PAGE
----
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Beyond the Heliosphere

Beyond the Heliosphere


Probably the least anticipated discoveries of Ulysses have been those of phenomena occurring beyond the heliosphere. Ulysses has launched the exploration of our immediate interstellar neighborhood with the first measurements of interstellar neutral He and pickup ions, including the cosmologically important 3He. Ulysses has detected interstellar dust, and examined its properties. The unique orbit of Ulysses has enabled studies of gamma-ray bursts that otherwise would not have been possible, and played a major role in discovering soft gamma repeaters, or 'magnetars'.

Gas in Local Interstellar Medium - Implications for Galactic Evolution and Cosmology

Measurements by the Ulysses GAS experiment of interstellar helium atoms have provided the most accurate determination of the velocity of the Sun with respect to the local interstellar medium (26 kms-1) and of the temperature of the local interstellar gas (6500 K).

The Sun and the nearest stars move through filaments of galactic clouds (Copyright P. C. Frisch, University of Chicago).

Interstellar pickup ions measured by the SWICS experiment on Ulysses are being used to deduce the density and degree of ionization of the gas in the Local Interstellar Cloud (LIC) surrounding the heliosphere.

Ulysses SWICS data have been used to study the composition of elements in the LIC. It seems that the heavy elements Nitrogen and Oxygen in the present-day LIC are under-abundant compared with their abundance in the protosolar cloud. This is just the opposite of expectations. Galactic evolution over the last 4.6 billion years should have enriched the abundance of heavy elements in the LIC gas compared to that in the protosolar cloud. On the other hand, the abundance of neon in the LIC measured by Ulysses appears to be equal to or even higher than its solar abundance, which would be more consistent with expectation.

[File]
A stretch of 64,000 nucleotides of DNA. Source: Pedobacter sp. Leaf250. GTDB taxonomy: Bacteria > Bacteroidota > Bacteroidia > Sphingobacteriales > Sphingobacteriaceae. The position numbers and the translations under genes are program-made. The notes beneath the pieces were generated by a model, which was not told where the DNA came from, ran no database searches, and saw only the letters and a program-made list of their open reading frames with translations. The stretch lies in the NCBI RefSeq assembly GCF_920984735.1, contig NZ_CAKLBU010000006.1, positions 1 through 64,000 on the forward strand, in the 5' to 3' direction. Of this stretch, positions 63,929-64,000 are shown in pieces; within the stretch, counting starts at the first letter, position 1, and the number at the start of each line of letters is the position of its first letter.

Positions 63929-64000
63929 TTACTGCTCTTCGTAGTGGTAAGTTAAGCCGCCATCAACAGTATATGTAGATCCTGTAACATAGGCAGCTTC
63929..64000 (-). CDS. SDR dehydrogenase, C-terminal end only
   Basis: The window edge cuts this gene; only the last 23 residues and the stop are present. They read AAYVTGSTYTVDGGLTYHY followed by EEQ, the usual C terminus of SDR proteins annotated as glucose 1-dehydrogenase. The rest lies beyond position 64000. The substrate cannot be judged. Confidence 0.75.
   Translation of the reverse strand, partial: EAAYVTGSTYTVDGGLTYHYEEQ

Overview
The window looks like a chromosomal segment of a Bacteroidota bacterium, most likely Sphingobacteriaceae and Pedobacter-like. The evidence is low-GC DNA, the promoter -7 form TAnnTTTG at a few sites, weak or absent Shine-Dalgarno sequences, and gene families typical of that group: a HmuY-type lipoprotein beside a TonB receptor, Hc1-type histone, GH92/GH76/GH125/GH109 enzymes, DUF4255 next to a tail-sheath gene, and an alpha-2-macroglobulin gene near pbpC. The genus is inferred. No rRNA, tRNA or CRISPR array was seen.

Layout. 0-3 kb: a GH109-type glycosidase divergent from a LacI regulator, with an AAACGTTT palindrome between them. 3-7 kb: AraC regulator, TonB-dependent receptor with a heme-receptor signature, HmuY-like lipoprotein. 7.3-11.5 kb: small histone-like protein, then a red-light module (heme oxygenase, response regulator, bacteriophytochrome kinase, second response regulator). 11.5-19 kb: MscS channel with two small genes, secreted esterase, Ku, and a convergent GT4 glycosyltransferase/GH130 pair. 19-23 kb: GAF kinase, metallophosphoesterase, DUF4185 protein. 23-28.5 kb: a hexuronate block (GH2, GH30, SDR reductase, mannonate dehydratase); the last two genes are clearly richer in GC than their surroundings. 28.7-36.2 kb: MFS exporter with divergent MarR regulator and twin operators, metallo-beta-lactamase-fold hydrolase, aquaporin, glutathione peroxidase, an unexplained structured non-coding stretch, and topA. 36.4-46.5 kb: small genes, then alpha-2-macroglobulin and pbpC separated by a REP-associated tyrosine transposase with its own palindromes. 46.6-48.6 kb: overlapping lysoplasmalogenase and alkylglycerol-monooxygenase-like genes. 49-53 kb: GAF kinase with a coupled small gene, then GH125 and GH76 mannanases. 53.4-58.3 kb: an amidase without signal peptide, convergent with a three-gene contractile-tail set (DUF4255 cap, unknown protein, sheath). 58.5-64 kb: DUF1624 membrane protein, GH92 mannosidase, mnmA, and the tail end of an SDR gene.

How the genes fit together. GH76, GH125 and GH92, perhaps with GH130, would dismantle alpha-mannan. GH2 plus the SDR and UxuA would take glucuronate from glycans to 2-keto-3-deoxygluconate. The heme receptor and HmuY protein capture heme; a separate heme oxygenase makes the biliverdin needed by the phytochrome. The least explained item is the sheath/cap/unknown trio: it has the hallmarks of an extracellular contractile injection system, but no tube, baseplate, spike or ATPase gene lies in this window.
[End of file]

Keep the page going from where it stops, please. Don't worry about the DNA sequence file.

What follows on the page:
Size Distribution and Dynamics of Interstellar Dust in the Planetary System

Analysis of interstellar dust grains inside the heliosphere, a key Ulysses discovery, provides a new window for the study of diffuse interstellar matter. Ulysses discovered dust particles to be more massive (> 10-13 g) and found smaller grains to be less abundant than the 'classical' interstellar grains that are observed by astronomical means. Calculations show that, depending on the polarity of heliospheric magnetic field (HMF), 0.1 μm-sized and smaller particles have great difficulty entering the heliosphere owing to their interaction with the HMF. The solar magnetic polarity reversal in 2001-2002 was expected to affect the distribution and properties of interstellar dust in the heliosphere, concentrating the dust toward the Sun and into the inner heliosphere. Observations by Ulysses in this period have proven this to be correct (see also "Ulysses sees Galactic Dust on the rise").

Gamma-Ray Bursts

Hubble Space Telescope image of the galaxy where the gamma-ray burst of 1 March 2000 originated. This burst came from a distance of 11 billion light-years. Ulysses and the Rossi X-Ray Timing Explorer determined its position.

Cosmic gamma-ray bursts are the most powerful explosions in the known universe. They appear to be generated by the collapse of very massive stars (~100 solar masses). One of Ulysses' scientific objectives is to be flagship of the 3rd Interplanetary Network (IPN) of gamma-ray burst detectors, which locates bursts precisely by comparing their arrival times at widely separated spacecraft. The distances to about a dozen sources have now been measured, showing that they are at cosmological distances comparable to those of quasars. If the bursts emit their energy uniformly into space, their output is 1053 erg in gamma-rays alone. In addition to being interesting in their own right, gamma-ray bursts are being used by cosmologists as probes of the early universe.

In the course of studying gamma-ray bursts, Ulysses has played a major role in the study of so-called soft gamma repeaters, or 'magnetars'. These are neutron stars in our own galaxy, which are thought to possess magnetic fields with strengths of >1014 G. They are especially interesting as cosmic laboratories where the behaviour of matter and its associated radiation can be studied under extreme conditions. Magnetars occasionally emit giant flares that produce the strongest X-ray fluxes ever measured at Earth from an extra-solar object. One such event, observed by Ulysses on 27 August 1998, was so intense that it produced a major ionospheric disturbance.

Last Update: 1 September 2019
23-Sep-2019 17:46 UT

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